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Hi, I am Mike Rankin, and welcome to InDesign FX. This week we'll see how to create some interesting effects with paragraph rules. As you see from these examples, there's no shortage of things you can do with paragraph rules. You can control the colors, the stroke styles, the size, and position of rules both above and below a paragraph. So let's see how each of these were done. I'll go to the next page of my document, and we'll start at the top with Rounded Rules. I'll double-click to select the paragraph, and I am going to press Command+Option+J or Ctrl+Alt+J on the PC, and because I just copied the paragraphs from the first page of this document, it's going to remember the rule that I used.
I just temporarily turned it off here. So I am going to turn it back on, and we can walk through the dialog box and see the settings that create the rule. The first thing I need to do is turn on Preview, so I can actually see the Rounded Rule, and the way this was created is with a very thick rule. I used a red color, and the interesting part is a Rounded Rule is made of two parts, a Dotted Rule, and a Gap Color. If I turn off the Gap Color, if I make it None, you can see that this really is just a bunch of dots, but by applying a Gap Color in between, I can fill in these empty spaces and make a solid Rounded Rule.
Of course, if I wanted to, I could pick a different color, and then you'd see the dots again. But I'll just leave this as a Rounded Rule and click OK. Now let's try a different one, again, Command+Option+J or Ctrl+Alt+J to bring up the Paragraph Rules dialog box. I'll turn this rule back on and this is a double-dotted rule, so I have a rule both above and below the paragraph. We'll try another one, Gradient Rules, Rule Above, let's turn it on, and again this is a really thick rule, so all the type fits inside of it, so 30 points.
Let's round it just like the first one by choosing Japanese Dots style and a matching Gap Color, but in this case instead of using a Solid Color, I'll use the Gradient Swatch. And the interesting thing about this is as you type or add more text, the gradient will stretch to be applied to the entire paragraph. But you can see what happens when it goes to a second line. If I go too far, I don't see the rule applied down here, so it's only going to be applied to one line of type. Let's try the next one.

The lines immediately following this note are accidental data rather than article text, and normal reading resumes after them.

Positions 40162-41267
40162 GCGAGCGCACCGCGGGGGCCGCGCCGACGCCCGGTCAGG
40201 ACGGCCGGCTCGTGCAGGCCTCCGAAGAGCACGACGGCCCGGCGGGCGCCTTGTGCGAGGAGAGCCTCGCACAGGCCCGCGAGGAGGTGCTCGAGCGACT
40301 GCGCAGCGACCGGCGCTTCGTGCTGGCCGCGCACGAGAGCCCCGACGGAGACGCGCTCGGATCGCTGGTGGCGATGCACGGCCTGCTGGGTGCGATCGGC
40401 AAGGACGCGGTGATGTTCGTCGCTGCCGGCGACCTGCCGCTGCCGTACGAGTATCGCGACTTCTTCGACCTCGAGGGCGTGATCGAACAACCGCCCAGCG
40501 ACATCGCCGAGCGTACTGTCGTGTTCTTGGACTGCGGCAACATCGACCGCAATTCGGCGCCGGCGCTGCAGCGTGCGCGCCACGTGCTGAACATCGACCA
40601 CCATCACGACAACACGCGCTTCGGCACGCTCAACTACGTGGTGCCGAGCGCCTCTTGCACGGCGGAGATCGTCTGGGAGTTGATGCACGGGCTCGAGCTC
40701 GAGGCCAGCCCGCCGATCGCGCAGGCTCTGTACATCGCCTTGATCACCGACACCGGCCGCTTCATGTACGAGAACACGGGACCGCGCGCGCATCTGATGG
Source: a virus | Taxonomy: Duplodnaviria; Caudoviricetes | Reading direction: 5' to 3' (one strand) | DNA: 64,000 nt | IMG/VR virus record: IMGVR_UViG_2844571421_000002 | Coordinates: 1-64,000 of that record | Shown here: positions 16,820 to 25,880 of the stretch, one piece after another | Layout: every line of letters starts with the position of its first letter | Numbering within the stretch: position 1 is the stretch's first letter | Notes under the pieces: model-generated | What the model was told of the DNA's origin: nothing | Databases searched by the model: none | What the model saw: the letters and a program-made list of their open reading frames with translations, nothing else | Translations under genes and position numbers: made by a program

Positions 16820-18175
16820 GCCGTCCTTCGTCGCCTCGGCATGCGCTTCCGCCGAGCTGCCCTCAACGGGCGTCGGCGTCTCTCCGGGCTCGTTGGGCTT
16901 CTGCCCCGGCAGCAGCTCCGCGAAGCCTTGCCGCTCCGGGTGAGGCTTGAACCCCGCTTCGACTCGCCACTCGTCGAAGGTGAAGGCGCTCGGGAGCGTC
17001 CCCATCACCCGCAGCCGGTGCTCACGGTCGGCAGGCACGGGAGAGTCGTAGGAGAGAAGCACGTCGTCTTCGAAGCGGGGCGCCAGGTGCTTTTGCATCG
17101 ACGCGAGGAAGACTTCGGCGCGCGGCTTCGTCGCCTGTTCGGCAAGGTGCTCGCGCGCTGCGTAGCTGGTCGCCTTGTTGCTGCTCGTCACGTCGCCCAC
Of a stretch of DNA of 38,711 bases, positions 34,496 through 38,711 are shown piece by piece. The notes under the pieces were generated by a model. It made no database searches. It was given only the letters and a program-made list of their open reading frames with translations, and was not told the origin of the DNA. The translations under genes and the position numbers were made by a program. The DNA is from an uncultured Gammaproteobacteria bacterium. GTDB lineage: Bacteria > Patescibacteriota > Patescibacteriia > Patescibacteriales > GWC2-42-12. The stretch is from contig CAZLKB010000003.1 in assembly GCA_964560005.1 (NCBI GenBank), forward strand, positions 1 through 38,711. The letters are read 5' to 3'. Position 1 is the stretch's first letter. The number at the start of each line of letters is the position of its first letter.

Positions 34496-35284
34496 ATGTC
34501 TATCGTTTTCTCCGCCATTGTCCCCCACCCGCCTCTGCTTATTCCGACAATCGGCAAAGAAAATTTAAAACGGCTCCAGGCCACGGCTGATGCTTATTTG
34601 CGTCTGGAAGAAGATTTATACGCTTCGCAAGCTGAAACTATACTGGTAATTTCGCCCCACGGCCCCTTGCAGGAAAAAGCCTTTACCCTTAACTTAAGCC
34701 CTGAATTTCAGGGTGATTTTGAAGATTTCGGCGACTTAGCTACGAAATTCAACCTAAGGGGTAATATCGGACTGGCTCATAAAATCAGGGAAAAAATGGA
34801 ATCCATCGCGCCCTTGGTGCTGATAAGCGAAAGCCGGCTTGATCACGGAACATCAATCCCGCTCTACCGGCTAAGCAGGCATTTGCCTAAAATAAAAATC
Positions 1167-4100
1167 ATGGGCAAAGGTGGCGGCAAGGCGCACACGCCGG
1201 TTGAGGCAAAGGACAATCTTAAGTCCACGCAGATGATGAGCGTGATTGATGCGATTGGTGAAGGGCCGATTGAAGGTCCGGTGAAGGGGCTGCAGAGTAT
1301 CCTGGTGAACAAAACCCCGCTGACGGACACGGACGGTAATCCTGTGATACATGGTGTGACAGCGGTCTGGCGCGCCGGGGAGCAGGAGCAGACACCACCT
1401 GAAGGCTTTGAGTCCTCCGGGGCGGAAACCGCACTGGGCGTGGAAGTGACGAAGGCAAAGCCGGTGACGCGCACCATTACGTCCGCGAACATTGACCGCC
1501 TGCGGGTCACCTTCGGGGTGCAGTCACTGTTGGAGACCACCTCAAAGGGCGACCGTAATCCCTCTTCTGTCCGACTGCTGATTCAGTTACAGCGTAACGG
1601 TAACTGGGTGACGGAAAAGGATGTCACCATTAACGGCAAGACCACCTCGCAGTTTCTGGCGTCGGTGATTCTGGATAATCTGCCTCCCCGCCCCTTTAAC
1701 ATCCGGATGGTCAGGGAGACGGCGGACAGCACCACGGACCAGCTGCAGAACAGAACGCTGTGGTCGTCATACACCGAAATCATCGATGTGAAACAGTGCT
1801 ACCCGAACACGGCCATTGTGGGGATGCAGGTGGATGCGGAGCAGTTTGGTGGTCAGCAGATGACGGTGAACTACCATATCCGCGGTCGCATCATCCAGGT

Turn this rule on, and I made something that looks a little bit like Green Grass here. This time I chose a Straight Hash and again a Gap Color, but the contrast is provided by Tint change, so I have 100% for the regular hash mark and only 60% tint for the gap, so slightly different green color. And the last one, this is a really interesting one. With this rule, I have a different color that appears behind each letter. Now the key to this was choosing a mono- space font, so if I look up in the Control Panel, I can see I have chosen Courier Regular.
This will only work with a mono-space font where each glyph is the same width, and for this rule I chose a Dashed rule with different colors, so I have Cyan and Magenta for both the Dash and the Gap. And as I type more text, you can see that it continues on alternating. In this video, we saw how to make a variety of paragraph rules, we saw how to make rounded rules with dotted stroke styles and matching gap colors, we saw how to place rules above and below a paragraph, how to make a gradient filled rule that fits a paragraph text, and even how to make a crazy rule that alternates colors with each character that you type.
Really, you can do a huge number of different things with Paragraph Rules, so have fun experimenting. I'm Mike Rankin, I'll be back in two weeks, thanks for watching.
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